Solarcentury launches African venture

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 SolarAid’s parent company has teamed up with East African Solar to form Solarcentury in East Africa, a venture to design and build installations in the area.

In announcing the joining of the two companies, a Solarcentury statement said that the new venture will be headed up by founder Dr Dan Davies and East African Solar’s former CEO Guy Lawrence. A team of seven people will reportedly be recruited to work alongside Davies and Lawrence within the region.

Guy Lawrence, director of business development at Solarcentury in East Africa, said: “Joining Solarcentury creates a highly competitive offering which is already proving appealing to businesses serious about cutting their energy bills and carbon emissions by reducing their reliance on fossil fuels. Solar is especially beneficial for high energy users such as those in the tea, flower, horticulture and manufacturing sectors where high energy costs can reduce their global competitiveness.”

East African Solar’s LinkedIn page claims that it has 11-50 employees. A press spokesperson for SolarCentury did not comment on what would happen to existing employees of that company. However, Solarcentury did announce that it intended to develop employment opportunities in Kenya, including an initiative funded by the U.K.’s Department for International Development (DFID) to promote skills training.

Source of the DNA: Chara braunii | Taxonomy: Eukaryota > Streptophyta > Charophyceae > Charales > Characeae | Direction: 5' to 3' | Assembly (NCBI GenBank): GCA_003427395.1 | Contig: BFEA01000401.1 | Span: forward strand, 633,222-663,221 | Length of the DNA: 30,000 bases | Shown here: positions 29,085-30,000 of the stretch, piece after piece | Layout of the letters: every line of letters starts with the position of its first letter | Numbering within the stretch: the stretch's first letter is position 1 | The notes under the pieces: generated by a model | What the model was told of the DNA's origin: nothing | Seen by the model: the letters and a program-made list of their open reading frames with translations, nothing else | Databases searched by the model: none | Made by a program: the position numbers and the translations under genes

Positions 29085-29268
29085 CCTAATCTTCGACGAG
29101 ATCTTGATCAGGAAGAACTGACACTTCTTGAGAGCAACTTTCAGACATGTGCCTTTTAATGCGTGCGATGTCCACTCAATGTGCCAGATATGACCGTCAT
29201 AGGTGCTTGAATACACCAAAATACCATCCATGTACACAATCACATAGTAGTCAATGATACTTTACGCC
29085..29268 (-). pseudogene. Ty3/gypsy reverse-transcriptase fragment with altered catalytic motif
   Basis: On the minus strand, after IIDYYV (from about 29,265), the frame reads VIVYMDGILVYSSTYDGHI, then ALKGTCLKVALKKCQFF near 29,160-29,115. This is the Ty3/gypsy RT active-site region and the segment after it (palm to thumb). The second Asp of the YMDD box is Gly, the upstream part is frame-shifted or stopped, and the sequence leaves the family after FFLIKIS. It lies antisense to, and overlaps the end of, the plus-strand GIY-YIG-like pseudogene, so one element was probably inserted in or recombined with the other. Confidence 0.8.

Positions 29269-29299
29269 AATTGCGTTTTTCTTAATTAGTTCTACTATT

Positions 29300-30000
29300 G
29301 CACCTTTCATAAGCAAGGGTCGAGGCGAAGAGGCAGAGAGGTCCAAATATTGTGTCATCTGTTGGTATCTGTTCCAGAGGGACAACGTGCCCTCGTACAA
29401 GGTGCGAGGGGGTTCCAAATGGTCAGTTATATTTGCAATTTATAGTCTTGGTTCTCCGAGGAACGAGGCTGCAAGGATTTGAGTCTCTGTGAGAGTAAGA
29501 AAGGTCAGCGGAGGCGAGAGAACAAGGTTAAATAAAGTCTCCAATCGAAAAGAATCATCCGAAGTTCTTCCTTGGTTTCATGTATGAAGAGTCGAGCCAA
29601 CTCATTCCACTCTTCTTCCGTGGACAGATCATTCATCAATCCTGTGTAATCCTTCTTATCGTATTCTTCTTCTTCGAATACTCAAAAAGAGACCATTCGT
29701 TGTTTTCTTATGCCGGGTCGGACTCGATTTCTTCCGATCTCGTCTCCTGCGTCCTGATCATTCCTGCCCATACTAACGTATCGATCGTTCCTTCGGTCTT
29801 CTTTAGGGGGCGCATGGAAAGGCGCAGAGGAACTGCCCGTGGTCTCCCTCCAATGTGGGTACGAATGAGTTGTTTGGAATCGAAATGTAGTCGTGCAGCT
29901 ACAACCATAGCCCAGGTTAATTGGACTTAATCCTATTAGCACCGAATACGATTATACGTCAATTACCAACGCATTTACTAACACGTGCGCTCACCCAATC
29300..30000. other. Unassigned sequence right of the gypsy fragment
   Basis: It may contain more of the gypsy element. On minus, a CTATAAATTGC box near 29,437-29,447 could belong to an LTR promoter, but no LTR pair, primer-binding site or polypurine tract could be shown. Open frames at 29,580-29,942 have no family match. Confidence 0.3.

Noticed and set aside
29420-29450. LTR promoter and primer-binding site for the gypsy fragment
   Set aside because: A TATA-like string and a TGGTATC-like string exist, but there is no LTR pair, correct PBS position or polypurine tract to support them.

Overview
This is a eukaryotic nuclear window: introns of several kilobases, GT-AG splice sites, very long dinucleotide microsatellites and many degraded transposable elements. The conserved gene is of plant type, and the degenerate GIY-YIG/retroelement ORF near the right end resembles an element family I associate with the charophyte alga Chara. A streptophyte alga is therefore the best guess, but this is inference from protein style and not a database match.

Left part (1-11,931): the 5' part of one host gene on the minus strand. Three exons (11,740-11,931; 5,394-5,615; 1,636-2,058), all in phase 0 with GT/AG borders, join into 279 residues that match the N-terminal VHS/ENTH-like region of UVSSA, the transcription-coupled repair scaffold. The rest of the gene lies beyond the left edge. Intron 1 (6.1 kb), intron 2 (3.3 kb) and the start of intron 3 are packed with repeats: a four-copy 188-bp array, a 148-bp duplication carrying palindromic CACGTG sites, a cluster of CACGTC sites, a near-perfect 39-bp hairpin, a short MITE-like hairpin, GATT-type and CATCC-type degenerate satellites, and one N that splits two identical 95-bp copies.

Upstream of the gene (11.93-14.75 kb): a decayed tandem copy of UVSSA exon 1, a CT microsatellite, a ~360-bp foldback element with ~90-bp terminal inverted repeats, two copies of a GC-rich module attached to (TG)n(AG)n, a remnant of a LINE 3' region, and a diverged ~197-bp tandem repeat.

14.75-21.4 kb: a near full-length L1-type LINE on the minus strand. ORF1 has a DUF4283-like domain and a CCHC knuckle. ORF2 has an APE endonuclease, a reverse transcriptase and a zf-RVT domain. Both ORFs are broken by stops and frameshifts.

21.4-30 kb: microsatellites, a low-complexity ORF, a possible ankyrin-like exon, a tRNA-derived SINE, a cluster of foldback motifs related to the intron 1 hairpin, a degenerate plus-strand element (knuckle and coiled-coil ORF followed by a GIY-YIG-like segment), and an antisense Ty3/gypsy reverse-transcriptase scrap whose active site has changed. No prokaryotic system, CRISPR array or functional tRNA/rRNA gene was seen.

Davies, director of Solarcentury in East Africa comments: “Since opening the office in Nairobi almost 18 months ago, we have made significant inroads into the solar market in Kenya, with two sizeable projects under our belts.

“Now, working with Guy Lawrence, we have an even stronger solar offering that we believe will appeal to many businesses in East Africa. Government support for renewables in this region is growing – it’s encouraging that in Kenya, for example, the Government’s Kenya Vision 2030 recognises the opportunity for renewable energy to support economic growth and the need for the country to switch to more sustainable energy sources.”

Solarcentury was founded in 1998 and claims to donate 5% of its net profits to SolarAid, a charity that works to eradicate the use of kerosene lamps in Africa by 2020.

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